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Baseball Manitoba searching for more umpires amid shortage


Baseball Manitoba is looking for more people to be behind the plate to call balls and strikes.

Ashton Liskie, the vice-president of umpire development for Baseball Manitoba, said the organization is still looking for around 50 umpires, to bring their total up to 600, which was the number pre-pandemic.

He said where the shortage is being felt the most is among the more senior umps in the province.

"We have a lot of young up-and-coming umpires, which is phenomenal, and our numbers have definitely risen this year. However, we are feeling the pinch in the more advanced age groups within Baseball Manitoba," said Liskie.

With a shortage of more senior umps, he said it can lead to burnout for some and fewer umpires being available for the higher levels.

At those higher levels, he said usually three umpires are involved in the game, but with a shortage that gets dropped to two.

"It's starting to wane in on our older umpires in our sport."

Liskie added when there is a full fleet of umpires available, it also gives more senior umpires the ability to go mentor some of the younger umps to help them improve and help with retention.

Umpires can start as young as 12 years old and only need to take a six-hour course to reach Level 1 certification.

The younger umps usually officiate the younger age level games and have the ability to move up as they get older.

The younger games are umped by two people, but can be done with one, however Liskie noted it's not ideal.

In a bid to help make umpiring more appealing, Jason Miller, the executive director of Baseball Manitoba, said pay has been increased – $35 a game if there are two umps and $50 if there is one – and the punishment is more strict if there is abuse from coaches.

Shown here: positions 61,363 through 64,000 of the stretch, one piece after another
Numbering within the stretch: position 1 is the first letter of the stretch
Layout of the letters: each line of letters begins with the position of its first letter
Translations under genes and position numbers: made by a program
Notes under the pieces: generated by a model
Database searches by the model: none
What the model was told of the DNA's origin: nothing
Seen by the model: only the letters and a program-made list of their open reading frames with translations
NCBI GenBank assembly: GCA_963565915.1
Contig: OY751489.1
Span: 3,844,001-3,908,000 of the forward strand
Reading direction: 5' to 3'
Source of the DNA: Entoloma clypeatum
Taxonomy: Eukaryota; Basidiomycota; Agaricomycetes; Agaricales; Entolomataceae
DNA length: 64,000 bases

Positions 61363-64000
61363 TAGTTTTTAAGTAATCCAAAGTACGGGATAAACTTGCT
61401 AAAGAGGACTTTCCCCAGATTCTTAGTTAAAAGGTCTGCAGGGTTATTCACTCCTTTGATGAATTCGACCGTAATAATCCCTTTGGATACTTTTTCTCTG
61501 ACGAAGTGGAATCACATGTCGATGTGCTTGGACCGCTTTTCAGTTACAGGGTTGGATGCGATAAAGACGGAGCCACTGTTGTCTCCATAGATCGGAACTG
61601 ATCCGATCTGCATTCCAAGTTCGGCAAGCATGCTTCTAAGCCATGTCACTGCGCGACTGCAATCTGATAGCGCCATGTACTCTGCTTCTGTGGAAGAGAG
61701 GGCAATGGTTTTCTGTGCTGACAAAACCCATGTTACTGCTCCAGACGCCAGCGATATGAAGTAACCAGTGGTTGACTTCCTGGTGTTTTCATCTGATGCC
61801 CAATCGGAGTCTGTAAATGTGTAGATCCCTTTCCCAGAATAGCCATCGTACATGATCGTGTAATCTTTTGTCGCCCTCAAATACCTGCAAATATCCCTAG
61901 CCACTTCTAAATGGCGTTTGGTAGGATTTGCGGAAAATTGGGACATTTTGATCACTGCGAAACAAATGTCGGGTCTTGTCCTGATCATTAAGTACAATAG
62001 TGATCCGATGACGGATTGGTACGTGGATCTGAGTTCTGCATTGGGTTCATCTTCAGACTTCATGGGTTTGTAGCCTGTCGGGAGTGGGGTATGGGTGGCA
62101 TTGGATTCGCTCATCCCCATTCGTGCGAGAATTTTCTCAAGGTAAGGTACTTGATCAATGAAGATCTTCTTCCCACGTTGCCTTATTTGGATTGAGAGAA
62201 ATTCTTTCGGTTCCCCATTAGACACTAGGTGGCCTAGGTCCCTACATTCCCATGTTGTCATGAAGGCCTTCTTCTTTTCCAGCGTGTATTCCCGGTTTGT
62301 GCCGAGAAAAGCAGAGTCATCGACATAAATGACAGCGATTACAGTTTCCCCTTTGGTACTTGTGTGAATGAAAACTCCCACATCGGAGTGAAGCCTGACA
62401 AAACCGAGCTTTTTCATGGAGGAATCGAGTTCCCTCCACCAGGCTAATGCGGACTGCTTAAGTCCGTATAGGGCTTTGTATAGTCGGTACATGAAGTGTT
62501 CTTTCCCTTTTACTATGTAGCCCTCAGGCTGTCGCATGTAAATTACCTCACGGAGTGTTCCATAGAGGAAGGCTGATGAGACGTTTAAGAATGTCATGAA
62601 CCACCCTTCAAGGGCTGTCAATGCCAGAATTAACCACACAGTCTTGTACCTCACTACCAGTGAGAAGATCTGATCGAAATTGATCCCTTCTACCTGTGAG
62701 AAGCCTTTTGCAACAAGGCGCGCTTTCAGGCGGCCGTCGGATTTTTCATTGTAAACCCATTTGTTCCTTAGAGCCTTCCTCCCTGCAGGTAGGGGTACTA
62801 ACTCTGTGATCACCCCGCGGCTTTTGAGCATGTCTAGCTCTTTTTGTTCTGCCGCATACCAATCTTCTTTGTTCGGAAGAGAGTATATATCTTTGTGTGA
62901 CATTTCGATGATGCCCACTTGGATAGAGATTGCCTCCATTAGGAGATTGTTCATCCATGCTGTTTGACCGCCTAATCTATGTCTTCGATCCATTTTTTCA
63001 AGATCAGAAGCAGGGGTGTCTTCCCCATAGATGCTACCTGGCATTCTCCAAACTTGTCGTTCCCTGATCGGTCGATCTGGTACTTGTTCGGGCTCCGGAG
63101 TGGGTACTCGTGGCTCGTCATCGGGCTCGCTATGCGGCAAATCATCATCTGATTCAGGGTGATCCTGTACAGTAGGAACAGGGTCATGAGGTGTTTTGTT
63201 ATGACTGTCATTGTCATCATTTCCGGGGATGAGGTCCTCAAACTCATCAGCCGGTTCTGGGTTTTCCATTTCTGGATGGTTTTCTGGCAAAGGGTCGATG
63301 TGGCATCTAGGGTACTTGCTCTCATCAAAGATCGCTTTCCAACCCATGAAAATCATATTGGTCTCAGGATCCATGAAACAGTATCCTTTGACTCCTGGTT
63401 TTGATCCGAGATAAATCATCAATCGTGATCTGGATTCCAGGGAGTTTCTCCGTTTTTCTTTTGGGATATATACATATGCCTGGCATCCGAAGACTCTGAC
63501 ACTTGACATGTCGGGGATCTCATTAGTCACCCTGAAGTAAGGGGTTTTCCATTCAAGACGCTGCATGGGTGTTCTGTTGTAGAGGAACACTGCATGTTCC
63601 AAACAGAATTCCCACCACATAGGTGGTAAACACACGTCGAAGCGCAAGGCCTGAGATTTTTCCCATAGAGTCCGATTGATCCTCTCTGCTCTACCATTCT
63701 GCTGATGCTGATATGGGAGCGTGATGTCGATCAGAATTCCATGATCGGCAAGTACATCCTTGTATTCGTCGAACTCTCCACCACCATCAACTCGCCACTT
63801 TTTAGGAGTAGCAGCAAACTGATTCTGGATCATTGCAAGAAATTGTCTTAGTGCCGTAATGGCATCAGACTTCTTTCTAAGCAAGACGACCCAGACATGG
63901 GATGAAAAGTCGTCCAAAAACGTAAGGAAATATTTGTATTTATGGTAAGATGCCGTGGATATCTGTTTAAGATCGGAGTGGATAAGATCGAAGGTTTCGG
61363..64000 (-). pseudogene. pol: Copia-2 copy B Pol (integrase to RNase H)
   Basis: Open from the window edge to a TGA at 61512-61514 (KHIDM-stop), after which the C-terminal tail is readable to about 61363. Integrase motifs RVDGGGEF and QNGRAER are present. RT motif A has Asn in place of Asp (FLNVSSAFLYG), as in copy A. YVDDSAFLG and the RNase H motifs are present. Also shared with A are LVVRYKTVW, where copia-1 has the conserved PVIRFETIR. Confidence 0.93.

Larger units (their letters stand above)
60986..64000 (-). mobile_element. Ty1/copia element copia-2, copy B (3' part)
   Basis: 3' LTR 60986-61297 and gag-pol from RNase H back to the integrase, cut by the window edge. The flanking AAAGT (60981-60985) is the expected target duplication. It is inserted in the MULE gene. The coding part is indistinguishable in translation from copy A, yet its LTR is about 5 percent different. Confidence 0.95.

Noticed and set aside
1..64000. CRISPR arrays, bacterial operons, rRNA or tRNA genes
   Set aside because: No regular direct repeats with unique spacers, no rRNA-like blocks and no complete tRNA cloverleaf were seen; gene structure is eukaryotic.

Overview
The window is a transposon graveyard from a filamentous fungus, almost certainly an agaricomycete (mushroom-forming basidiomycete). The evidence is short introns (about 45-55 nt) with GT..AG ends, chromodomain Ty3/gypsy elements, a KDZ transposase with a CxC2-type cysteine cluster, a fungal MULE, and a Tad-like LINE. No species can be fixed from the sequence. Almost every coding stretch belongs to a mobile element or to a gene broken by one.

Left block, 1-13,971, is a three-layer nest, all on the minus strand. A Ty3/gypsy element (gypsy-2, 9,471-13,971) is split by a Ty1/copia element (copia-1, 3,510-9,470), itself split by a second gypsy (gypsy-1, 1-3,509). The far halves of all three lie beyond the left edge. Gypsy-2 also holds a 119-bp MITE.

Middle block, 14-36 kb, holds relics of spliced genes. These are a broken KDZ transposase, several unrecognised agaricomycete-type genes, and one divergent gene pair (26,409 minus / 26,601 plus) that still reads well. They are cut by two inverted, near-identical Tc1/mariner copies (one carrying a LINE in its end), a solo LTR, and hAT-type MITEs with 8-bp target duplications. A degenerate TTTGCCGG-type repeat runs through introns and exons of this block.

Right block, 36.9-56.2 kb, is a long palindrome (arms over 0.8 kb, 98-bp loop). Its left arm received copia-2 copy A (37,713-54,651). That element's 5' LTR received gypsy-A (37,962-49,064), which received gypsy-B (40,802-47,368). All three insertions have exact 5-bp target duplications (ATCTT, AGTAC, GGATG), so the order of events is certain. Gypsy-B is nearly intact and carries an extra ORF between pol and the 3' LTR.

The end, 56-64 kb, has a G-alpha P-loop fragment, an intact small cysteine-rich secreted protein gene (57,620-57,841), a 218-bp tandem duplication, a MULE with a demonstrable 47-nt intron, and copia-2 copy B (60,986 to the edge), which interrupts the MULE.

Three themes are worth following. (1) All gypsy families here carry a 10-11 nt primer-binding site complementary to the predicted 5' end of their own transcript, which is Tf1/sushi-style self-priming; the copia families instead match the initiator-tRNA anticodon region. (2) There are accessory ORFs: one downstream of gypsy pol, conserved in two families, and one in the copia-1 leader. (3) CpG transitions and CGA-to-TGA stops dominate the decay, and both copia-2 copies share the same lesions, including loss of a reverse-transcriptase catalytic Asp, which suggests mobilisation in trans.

"Coaches that verbally abuse an umpire and it gets reported in an umpire rejection report, get an automatic extra game suspension now. We started that last season and that immediately cut our ejections in half," said Miller.

He added it has also allowed for more education and communication between umpires and coaches.

Miller also believes if coaches are ejected less often, it will also lead to fewer comments coming from people in the stands.

"The way a coach behaves on the field and the way his or her team interacts with the other team, with umpires, with the fans, it's contagious. So if you have a coach who is verbally aggressive, loud, belligerent, that translates to the players and translates to the parents," said Miller.

Both Miller and Liskie encourage anyone to explore becoming an umpire if they have any interest in the sport, and Liskie even has a way to convince younger and older people to join.

"If your kid is umpiring, why not give it a shot as well. We have had a lot of father-son or father-daughter or even mom-son and mom-daughter combos go a long way in baseball and within Baseball Manitoba.

More details about becoming an ump and course availability can be found on Baseball Manitoba's website. Top Stories

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